When my co-worker Tom Werner and I were working on setting up our WordPress blogs, we ran across SuccessFactor’s blog (which we liked the look of) and their post that day was about Bob Sutton’s book The No Asshole Rule . It looked like a good book so I bought it and started reading it.
Featured in the book, and listed on SuccessFactors Web site, is CEO Lars Dalgaard’s practice of having employees sign contracts in which they commit to not acting like assholes. Check out SucccesFactors list (especially #5) five founding principles. The ‘no jerks’ principle is expanded upon by Dalgaard:
“No jerks! Our organization will consist only of people that absolutely love what we do, with a white hot passion. We will have utmost respect for the individual in a collaborative, egalitarian, and meritocratic environment – no blind copying, no politics, no parochialism, no silos, no games, no cynicism, no arrogance – just being good!”
Yes! Exactly. Being surrounded with people who love their work equates to happiness and apparently increased productivity. See happiness is the best productivity tool.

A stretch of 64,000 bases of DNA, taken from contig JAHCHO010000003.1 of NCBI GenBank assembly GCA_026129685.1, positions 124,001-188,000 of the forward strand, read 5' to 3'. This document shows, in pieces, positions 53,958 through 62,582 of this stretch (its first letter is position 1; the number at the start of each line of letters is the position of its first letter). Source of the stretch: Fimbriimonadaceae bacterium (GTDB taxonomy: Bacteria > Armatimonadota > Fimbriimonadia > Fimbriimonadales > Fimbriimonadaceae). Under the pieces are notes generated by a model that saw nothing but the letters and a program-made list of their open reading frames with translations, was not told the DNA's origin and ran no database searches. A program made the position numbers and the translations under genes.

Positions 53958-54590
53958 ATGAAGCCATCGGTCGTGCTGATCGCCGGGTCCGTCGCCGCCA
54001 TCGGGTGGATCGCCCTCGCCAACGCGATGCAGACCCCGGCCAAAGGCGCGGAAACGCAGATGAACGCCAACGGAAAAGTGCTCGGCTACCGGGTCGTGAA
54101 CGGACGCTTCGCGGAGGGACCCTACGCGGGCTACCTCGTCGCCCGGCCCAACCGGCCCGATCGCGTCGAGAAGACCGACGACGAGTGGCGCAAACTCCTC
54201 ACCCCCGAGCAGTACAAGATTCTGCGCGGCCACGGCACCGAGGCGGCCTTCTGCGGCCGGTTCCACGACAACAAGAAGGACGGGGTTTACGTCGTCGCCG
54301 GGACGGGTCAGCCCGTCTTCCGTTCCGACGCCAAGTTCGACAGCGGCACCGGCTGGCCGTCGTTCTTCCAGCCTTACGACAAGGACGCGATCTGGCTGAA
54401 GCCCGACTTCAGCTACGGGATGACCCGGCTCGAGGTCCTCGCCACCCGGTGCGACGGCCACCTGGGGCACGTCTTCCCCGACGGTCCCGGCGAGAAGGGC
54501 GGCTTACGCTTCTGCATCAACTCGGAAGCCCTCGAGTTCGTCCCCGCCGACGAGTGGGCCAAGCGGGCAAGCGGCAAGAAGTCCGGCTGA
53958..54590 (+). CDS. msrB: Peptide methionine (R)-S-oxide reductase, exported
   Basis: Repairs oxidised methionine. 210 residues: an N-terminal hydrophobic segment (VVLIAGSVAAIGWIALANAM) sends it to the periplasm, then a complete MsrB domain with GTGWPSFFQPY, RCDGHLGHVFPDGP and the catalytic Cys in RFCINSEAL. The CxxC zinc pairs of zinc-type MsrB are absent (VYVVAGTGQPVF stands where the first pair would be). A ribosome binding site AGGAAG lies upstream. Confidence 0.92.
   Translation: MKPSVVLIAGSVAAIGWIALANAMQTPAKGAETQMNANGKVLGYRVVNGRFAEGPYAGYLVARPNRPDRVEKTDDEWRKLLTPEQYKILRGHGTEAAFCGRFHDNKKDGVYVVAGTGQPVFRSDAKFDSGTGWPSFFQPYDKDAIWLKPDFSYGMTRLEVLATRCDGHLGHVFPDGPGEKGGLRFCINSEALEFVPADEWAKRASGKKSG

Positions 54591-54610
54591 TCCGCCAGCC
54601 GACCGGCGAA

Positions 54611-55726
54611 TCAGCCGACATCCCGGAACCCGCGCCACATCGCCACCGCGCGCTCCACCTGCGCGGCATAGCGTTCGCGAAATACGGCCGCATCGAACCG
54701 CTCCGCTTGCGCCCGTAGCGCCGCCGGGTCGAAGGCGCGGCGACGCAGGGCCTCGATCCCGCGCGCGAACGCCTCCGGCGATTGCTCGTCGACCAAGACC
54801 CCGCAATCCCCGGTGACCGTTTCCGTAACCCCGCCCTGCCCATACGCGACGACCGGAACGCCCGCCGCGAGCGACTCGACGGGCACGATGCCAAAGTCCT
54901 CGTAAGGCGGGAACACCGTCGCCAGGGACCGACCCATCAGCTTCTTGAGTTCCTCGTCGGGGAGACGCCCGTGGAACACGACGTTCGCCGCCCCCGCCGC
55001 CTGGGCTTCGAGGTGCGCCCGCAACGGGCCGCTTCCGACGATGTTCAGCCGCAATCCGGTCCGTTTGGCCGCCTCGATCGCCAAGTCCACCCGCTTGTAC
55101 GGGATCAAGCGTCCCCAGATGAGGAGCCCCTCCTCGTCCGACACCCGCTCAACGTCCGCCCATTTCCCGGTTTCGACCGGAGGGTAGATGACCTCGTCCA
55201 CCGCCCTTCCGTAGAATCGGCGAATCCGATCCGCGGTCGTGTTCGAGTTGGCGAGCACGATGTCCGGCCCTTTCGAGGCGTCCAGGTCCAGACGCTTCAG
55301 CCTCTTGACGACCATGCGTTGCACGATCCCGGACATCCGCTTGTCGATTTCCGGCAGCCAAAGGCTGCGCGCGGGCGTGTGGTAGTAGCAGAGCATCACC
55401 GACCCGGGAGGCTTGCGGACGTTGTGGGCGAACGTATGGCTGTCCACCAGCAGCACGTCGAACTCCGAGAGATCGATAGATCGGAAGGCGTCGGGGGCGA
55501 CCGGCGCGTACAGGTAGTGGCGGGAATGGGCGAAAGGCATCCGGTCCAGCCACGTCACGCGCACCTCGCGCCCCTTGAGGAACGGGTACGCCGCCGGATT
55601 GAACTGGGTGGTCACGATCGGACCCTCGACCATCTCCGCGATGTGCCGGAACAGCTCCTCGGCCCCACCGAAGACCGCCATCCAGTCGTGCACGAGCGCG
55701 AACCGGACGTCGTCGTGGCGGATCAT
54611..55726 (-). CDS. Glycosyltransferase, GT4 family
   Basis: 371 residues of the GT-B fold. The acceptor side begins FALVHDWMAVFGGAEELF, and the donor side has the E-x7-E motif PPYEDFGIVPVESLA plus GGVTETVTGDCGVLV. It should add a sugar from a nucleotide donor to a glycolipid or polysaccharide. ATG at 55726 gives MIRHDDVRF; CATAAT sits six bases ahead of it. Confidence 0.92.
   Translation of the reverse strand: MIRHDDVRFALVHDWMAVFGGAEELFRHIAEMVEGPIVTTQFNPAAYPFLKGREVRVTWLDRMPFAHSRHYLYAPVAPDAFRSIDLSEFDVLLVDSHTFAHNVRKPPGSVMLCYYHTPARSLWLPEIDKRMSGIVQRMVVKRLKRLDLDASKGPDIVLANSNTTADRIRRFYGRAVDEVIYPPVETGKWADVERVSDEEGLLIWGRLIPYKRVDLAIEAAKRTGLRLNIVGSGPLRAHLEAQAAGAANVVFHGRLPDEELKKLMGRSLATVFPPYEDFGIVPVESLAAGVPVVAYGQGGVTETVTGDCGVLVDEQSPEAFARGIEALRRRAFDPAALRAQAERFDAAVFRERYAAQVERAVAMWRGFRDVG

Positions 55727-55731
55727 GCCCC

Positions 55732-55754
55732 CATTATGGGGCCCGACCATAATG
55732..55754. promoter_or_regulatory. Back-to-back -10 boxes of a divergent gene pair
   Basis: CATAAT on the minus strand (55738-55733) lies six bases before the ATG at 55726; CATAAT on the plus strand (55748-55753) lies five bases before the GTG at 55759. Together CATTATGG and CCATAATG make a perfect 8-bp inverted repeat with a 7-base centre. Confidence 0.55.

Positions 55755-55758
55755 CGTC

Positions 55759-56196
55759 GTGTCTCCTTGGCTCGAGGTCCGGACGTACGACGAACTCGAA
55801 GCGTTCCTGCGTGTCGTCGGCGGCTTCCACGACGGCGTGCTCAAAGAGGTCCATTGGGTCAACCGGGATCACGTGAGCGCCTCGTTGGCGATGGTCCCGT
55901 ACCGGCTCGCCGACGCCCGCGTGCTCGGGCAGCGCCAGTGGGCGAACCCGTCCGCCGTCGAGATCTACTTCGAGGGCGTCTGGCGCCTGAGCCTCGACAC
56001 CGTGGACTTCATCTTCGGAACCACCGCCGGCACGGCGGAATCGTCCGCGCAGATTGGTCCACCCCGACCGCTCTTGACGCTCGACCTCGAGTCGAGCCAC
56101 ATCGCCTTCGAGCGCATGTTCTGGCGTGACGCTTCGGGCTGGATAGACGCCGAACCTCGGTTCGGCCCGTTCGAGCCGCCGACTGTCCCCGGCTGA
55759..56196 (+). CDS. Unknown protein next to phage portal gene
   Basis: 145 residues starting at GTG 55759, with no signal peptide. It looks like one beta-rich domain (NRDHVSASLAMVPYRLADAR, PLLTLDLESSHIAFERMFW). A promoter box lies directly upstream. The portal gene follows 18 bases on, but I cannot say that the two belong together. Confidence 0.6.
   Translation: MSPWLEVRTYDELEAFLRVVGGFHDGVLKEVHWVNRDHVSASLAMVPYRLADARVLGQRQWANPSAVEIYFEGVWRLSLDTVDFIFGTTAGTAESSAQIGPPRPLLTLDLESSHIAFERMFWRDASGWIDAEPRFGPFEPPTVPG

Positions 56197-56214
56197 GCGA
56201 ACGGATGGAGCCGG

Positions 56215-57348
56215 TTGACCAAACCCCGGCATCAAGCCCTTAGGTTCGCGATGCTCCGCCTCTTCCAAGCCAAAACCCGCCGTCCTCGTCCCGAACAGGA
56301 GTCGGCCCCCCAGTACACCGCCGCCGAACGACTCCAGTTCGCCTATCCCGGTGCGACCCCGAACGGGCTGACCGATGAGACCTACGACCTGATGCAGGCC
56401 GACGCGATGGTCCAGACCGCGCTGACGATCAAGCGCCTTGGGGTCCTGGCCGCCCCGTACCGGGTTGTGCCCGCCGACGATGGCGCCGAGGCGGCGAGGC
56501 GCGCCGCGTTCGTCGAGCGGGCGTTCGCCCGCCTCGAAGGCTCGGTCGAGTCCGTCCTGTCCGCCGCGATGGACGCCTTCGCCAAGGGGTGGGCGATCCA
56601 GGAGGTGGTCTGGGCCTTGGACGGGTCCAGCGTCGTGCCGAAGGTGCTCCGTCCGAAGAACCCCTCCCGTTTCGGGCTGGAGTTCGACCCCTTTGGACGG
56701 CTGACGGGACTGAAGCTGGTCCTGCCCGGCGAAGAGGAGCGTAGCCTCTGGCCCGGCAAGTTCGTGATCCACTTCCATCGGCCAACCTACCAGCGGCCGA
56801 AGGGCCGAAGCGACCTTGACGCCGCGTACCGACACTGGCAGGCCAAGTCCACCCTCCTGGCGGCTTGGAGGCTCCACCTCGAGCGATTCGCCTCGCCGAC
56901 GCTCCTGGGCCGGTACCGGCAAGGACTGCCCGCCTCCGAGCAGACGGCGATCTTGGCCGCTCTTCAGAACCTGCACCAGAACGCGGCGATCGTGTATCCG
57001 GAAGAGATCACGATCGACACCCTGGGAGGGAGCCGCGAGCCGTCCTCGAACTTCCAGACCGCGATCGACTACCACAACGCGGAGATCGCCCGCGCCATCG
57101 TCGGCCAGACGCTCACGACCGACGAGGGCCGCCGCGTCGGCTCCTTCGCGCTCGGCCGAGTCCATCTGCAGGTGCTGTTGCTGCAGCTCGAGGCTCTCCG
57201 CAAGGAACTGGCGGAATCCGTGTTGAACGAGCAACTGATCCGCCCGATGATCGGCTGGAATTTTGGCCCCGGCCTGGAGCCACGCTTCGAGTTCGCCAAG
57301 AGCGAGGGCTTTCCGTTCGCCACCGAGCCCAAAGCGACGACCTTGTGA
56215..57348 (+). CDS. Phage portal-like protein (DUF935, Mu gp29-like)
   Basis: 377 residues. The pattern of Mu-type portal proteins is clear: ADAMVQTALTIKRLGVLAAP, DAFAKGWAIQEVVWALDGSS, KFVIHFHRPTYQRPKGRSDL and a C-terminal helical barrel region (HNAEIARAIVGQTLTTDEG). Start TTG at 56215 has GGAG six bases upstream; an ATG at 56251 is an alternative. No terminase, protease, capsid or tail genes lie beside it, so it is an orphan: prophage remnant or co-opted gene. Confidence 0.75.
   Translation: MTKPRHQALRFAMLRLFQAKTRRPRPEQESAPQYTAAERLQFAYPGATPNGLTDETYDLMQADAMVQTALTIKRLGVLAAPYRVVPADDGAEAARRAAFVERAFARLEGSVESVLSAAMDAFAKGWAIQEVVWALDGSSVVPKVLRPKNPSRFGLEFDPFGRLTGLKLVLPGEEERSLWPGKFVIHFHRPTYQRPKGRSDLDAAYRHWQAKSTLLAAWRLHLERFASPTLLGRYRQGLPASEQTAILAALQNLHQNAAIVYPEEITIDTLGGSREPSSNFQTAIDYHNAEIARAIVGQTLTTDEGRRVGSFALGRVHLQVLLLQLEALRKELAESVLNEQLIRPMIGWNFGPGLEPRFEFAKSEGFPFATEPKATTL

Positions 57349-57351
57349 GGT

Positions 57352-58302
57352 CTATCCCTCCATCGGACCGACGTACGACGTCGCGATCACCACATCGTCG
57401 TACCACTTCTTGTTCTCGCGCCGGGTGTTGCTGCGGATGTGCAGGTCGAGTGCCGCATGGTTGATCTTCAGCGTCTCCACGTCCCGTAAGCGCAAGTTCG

How do jerks impact your training efforts and how do you deal with them? Here are some ideas for traditional stand-up trainers that I used.
When you notice that someone’s behavior is affecting others in the room, meet with them on a break…
[STATE ISSUE] Rick, I noticed you’re coming in late after a break and then asking questions to catch up. [ASK ABOUT ISSUE] Help me understand why this is happening. [LISTEN TO ISSUE]. Sue, I’ve got this big sale and I’ve had to make phone calls – that’s more important than this training class. [REVIEW WHAT WAS SAID] Rich, you really need…(time to make calls, whatever) and I need you to learn…(new product, process, whatever). [ASK FOR IDEAS] What ideas do you have to…[WORK OUT AN AGREEMENT] If I do X, then you’ll not walk in late….
What if you have to deal with it right then – while in the classroom with the whole group or if it’s a group issue? Same thing but you’ll have to step out of your trainer role to fix it.
Stop (no one is engaged anymore). Sit (same as the group). State issue (I see that you’re all rolling your eyes). Ask about issue (what’s up). Listen (we don’t want to be here on a Saturday). Review (We are all here because we have to complete this training class outside of normal work hours. We can’t change that.). Ask for ideas (Listen). Work out an agreement (If I talk to your manager tomorrow about the need to find alternate times for training like this, then will you hang in there until we’ve accomplished our goals here). Continue teaching and check in frequently to make sure everyone’s OK with how the agreement is going.
Oh, by the way, if you’re brave enough, here’s the link to ARSE: The Asshole Rating Self Exam.